In case of mismatch of the essential elements in order to ensure the health condition of the oral cavity and the body of the child as a whole, a correction of their number, depending on age, gender, and living conditions, is required.

Currently, the prevalence of dental disease among children is high, and we should expect further deterioration, if not change the conditions that affect the development of oral cavity diseases Dental status is one of the main indicators of overall health.[1]

Dental health aspect is characterized by two key indicators – prevalence and intensity that reflect the quantitative trait diseases of the teeth, gums, oral hygiene level, and so on.[2]

Thus, the main direction in the development of prevention in the future is to determine the risk factors for the formation and progression of major dental diseases and the development of ways to manage them.

In order to effectively manage the risk factors for the emergence and progression of caries in children, the geographical and ecological characteristics of the region of permanent residence, the general health of the child, and a number of local factors should be taken into account.

One of the urgent health issues is the assessment of the quality of dental care for children who live in the conditions of biogeochemical fluorine and iodine deficiency. This applies particularly to provide therapeutic dental care to children, particularly in the treatment of common diseases such as dental caries and periodontal diseases.


  Materials and Methods Top


In this cross sectional study The objects of the survey were children of Transcarpathian region (Ukraine). Dental examination was conducted at the ages of 6, 12, and 15 years. In every age group, 50 healthy boys and 50 healthy girls were examined. The survey was conducted in the dental office using a set of dental tools. A total of 300 people were examined. To assess the state of teeth, indicators recommended by the WHO Expert Committee were used.[3]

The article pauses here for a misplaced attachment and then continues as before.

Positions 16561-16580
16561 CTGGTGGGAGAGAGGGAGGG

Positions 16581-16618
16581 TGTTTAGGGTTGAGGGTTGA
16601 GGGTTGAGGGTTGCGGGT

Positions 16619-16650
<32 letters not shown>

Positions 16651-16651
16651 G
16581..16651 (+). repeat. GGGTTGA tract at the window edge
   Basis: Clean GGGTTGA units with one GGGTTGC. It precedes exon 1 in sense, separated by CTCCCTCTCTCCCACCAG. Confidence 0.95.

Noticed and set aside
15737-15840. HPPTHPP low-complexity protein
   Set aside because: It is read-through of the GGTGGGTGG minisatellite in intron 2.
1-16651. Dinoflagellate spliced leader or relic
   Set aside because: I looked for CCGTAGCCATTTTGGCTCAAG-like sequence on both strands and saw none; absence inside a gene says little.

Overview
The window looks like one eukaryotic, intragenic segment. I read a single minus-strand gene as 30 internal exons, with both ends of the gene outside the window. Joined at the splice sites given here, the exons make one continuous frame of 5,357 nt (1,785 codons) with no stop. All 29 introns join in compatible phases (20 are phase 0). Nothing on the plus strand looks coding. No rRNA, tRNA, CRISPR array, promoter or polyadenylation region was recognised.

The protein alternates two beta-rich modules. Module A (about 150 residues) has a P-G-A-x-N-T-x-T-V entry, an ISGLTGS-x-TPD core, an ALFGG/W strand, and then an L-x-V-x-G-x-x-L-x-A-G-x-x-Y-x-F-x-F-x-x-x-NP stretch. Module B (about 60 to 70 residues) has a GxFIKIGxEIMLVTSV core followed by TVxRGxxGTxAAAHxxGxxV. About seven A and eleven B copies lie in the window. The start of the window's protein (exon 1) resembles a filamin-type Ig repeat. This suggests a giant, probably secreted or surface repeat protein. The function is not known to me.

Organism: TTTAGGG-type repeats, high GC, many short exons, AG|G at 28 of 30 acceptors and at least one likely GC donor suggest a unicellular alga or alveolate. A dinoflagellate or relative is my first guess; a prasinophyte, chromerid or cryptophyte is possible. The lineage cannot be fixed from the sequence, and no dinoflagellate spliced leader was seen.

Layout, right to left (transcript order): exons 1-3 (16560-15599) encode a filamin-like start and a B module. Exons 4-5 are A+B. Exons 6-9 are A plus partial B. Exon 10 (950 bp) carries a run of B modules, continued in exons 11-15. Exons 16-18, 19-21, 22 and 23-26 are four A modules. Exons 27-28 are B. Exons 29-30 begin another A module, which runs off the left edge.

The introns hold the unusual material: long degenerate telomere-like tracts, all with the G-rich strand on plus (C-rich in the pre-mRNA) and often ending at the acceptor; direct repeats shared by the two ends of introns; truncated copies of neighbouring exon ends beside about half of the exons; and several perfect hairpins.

The prevalence of dental caries was determined by the following formula:



The intensity of dental caries during temporary occlusion was determined by the df index, where d is decay (caries) and f is filling in temporary teeth during alternating bite by an index: df + DFM, where D is decay (caries), F is filling, M is missing (removed) in permanent teeth during permanent occlusion (DFM). To assess the prevalence and intensity of dental caries in children aged 12 years, the criteria recommended by the WHO Regional Office for Europe was used (Martthaller, O'Mullane, and Metal, 1996).

Periodontal status was assessed by the Community Periodontal Index (Leus, 1988). Oral hygiene status in children was assessed using Simplified Oral Hygiene Index (Green and Vermillion, 1964). Orthodontic anomalies were considered by the classification of teeth anomalies (Persin).

A questionnaire was used, which included questions about the awareness of children about oral hygiene, risk factors of dental diseases, and diet.[4],[5]

All calculations were performed on a PC using a licensed software for operating system Windows and standard software package Statsoft. Inc STATISTICA 6.0 2300 East 14th Street Tulsa, OK 74104 USA. Statistical data processing was carried out using Student's probability t-test.


  Results Top


At 6-years old children the prevalence of caries of deciduous teeth was 92.19% ± 2.94%. At age 12, it was 16.4% ± 3.18%, and at 15 years, it was 4.02% ± 1.92%. Analysis of the survey showed that the tendency of caries formation in permanent teeth increases with the age from 18.64% ± 3.75% in 6-year-old children to 88.21% ± 3.3% in 15-year-old children [Chart 1].



The average intensity of caries of permanent teeth in 12-year-old children was 2.83 ± 1.58. The structure of the DFM index was as follows: at the 12-year-olds dominant component was “D,” which amounted to 1.84 ± 0.14, while the component “F” was only 0.98 ± 0.09, also appeared component “M,”. The 15-year-olds dominated the component “F” and it was − 2.25 ± 0.15 and component “D” was − 1.67 ± 0.13 [Table 1].
Table 1: The intensity of caries in permanent teeth among key age groups of children